5 Ways to Make the Most of a Doctor’s Appointment During COVID-19

5 Ways to Make the Most of a Doctor’s Appointment During COVID-19

It’s Monday at 11 a.m., and you have a visit set for 3 p.m. with your primary physician. You plan to ask your doctor about a recent knee injury and intermittent headaches, but you only mentioned knee pain when you made the appointment. You’ve put a reminder note in your cellphone to also mention the headaches, but that’s as far as you’ve gotten.

What’s wrong here? For one, you’ve only given your doctor part of the picture, and that means you’ll spend the first few minutes of the visit filling in the details before you and your doctor can start discussing a diagnosis and care plan. Second, the office is likely preparing for a single-issue visit and has allotted your doctor’s time accordingly.

Whether you’re making an appointment for your annual wellness check or a new health issue, preparing yourself—and the practice staff—in advance can help make the difference between a satisfying, productive medical visit and a frustrating one. Below, you’ll find some guidance for making the most of your doctor’s visit—whether it’s in person or virtual.

1. Think big picture about your health, not just your immediate needs.

Preparing a list of your health concerns for an annual visit or writing down details about a bothersome new symptom are good starting points. It can also be helpful to perform a brief health self-assessment to prioritize your medical concerns, says John Wasson, M.D., emeritus professor of community and family medicine and longtime researcher with the Dartmouth Institute for Health Policy and Clinical Practice in Lebanon, New Hampshire. Dr. Wasson helped to create the What Matters Index at How’s Your Health, a brief confidential questionnaire meant to help people identify various potential issues to discuss with their doctors.

Thinking through your overall health prior to your appointment in addition to your specific concerns can help increase your health-confidence level, which Dr. Wasson points to as an important aspect of navigating medical care. Health confidence is an indicator of how capable patients feel at managing their health conditions. Research has shown that higher health-confidence levels improve the engagement of patients in their care and the communication between doctor and patient during visits. Health confidence doesn’t exist in a vacuum—many factors can impact it, including your socioeconomic status and the quality of the care you receive. But spending time thinking about your health before your appointment may help you increase your health confidence and better advocate for your needs.

2. Brief the medical staff on your needs so they can allot enough time for your visit.

Most physician practices set aside an amount of time for your appointment that reflects the visit’s expected “complexity,” in health care terminology. An annual or preventive visit might be scheduled for 30 to 45 minutes, for instance, and a problem recheck—to see how a wound is healing or whether antibiotics knocked out an infection—for 10 to 15 minutes, Dr. Wasson explains. A new-problem visit, when the patient has requested an appointment for perhaps a skin rash or a possible urinary tract infection, might be allocated 15 or 20 minutes. A third type of visit is transactional—you’re going in for a test or procedure—and its length varies depending on the test or procedure in question. “If you use the What Matters Index, and you know how much time is allotted for your visit, then you might be able to detect and remedy a mismatch before you get there,” Dr. Wasson says.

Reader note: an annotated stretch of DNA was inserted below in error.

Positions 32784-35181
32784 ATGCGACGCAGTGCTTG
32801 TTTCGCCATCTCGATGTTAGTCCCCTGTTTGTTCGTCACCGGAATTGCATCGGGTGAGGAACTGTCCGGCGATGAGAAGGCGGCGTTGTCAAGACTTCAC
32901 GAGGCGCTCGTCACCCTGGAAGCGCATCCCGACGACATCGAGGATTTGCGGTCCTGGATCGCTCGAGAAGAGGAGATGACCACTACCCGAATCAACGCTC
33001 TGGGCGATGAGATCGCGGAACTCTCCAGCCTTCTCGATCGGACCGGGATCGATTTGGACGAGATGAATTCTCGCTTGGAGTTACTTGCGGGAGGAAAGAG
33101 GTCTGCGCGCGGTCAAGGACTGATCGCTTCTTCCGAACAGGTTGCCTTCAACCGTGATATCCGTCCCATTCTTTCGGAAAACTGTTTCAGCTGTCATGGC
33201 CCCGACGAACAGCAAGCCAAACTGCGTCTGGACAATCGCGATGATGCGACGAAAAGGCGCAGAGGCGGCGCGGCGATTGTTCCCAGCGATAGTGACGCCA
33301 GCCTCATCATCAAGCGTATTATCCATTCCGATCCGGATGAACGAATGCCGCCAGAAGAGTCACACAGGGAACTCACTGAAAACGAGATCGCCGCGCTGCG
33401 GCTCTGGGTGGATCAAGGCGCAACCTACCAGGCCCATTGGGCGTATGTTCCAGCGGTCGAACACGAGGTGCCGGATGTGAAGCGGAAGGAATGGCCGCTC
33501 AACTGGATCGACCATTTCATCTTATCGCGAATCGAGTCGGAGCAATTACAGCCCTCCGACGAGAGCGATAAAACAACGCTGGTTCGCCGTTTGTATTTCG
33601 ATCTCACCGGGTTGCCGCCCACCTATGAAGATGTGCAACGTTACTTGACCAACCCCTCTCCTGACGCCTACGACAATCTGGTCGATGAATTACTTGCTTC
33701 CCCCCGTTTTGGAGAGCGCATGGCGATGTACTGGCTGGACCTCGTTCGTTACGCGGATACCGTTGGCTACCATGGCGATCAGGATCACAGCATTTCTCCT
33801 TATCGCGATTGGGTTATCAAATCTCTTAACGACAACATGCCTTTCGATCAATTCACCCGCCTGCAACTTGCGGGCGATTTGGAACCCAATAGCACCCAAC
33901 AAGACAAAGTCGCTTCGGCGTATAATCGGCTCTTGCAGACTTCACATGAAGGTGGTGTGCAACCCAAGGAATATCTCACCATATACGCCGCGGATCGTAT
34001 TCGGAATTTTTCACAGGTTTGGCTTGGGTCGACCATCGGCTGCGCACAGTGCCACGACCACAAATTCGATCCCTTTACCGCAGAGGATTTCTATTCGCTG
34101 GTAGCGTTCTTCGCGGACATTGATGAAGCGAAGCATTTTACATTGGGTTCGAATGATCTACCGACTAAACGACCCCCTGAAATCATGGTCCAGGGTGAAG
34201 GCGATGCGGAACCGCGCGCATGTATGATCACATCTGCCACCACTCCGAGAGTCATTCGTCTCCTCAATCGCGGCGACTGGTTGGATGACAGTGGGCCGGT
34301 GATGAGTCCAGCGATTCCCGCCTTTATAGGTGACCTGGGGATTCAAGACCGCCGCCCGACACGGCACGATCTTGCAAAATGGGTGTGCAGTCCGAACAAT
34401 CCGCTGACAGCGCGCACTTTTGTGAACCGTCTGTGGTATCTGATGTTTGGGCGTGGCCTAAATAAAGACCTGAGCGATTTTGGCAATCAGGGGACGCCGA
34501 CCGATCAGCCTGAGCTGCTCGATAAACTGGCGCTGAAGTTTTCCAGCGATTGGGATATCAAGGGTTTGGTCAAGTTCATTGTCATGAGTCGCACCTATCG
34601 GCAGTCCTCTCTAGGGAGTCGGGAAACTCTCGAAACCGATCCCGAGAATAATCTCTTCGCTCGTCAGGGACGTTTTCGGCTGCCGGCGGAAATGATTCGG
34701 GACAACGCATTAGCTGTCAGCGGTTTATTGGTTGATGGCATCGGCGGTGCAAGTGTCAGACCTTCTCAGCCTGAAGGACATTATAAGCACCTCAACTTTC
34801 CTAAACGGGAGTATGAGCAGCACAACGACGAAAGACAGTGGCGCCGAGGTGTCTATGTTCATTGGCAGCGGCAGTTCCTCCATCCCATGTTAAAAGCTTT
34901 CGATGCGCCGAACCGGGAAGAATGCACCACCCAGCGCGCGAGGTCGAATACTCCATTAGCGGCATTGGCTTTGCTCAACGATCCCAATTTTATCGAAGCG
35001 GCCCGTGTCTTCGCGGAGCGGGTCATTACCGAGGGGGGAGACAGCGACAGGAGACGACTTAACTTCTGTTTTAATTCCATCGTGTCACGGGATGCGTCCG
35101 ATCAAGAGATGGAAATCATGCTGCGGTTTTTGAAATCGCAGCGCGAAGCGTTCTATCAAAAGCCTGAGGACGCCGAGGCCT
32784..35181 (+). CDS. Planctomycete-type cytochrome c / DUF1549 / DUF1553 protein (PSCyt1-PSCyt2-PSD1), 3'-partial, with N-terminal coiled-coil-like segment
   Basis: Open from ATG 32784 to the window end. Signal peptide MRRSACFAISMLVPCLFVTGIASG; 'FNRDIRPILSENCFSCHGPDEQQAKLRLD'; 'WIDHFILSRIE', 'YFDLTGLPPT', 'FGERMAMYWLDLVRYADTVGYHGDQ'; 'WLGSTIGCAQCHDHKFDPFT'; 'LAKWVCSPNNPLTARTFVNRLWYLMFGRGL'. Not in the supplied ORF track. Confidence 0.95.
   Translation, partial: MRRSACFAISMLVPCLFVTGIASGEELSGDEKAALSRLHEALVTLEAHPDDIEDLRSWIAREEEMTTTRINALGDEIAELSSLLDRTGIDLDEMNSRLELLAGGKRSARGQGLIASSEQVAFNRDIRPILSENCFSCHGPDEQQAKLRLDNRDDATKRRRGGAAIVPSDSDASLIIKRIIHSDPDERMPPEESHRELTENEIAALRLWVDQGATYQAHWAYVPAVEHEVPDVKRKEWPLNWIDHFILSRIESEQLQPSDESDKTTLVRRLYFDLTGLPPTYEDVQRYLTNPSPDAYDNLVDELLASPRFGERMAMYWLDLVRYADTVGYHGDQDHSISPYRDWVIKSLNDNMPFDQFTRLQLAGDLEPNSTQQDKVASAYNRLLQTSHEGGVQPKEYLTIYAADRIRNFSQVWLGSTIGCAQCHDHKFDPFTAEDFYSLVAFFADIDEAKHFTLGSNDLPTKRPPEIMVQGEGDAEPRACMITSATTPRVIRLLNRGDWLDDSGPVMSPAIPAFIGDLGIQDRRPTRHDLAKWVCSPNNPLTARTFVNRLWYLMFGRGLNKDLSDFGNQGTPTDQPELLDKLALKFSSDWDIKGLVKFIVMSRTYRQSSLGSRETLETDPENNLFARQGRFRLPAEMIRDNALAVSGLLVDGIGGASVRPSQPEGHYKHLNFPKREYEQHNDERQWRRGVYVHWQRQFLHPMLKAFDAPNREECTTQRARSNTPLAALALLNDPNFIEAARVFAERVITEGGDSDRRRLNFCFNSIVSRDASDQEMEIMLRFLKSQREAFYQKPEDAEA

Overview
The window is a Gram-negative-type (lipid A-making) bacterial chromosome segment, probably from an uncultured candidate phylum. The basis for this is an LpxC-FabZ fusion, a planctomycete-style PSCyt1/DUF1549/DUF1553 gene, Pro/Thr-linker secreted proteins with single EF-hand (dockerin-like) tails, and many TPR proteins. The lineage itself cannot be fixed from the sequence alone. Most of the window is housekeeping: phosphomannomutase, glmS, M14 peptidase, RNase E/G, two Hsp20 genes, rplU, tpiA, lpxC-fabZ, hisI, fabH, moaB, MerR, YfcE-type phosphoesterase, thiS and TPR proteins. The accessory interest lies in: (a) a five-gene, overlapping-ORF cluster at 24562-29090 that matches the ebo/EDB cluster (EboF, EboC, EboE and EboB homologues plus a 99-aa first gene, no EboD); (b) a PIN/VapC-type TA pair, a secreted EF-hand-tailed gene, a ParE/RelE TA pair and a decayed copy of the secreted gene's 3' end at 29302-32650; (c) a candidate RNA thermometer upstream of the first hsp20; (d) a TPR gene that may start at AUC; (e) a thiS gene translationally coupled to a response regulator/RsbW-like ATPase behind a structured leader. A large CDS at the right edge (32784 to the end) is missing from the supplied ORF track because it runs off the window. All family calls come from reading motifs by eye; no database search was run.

It’s helpful to have some sense of what goes on behind the scenes in your doctor’s office if possible so that you can request the right type of visit. “Some organizations place constraints on the amount of time providers are given with each patient,” Matthew Goldman, M.D., a family medicine specialist at the Cleveland Clinic in Ohio, tells SELF. “Ideally, the more time the better. But because a lot of people are often seeking care from a single provider at a time, constraints must be placed to avoid long wait times.”

To avoid a mismatch between the practice’s expectations and your own, Dr. Goldman suggests preparing a list of concerns, prioritized by what’s most pressing, that you want your doctor to address. Ideally, you would share that information in advance with the scheduler or in a secure message via the online portal, if you have access to one. That helps ensure that you get the attention you need and deserve, Dr. Goldman says, by making the encounter as efficient as possible.

Even if you’re not able to share your list of concerns with the practice staff in advance, make sure you know how long your visit is supposed to be. “It’s helpful for the patient to ask, how long is this visit?” Mathew Devine, D.O., associate medicine professor at the University of Rochester Medical Center in Rochester, New York, and medical director of Highland Family Medicine, tells SELF. “They know they’re supposed to arrive at 11:45, but does that mean the visit is 15 minutes or 20 or 45 minutes? Patients should be aware of that.”

3. If possible, be extremely detailed when you brief the practice staff.

At a typical doctor’s office, the front-desk staff, nurses, and medical assistants are all key players in queueing up your visit. So let the staff help you by providing them as much detail as possible.

“By letting the schedulers, medical assistant, and nurses know what’s going on ahead of the visit, the physician has time to review the chart and focus on potential causes—medications or previous medical history, for example—that might be contributing to the patient’s concerns,” Dr. Goldman tells SELF. “I suggest that patients dedicate time to writing out their concerns and then, if possible, elaborate on each concern. Create a timeline or big picture of when the issue started and the treatments you’ve tried.”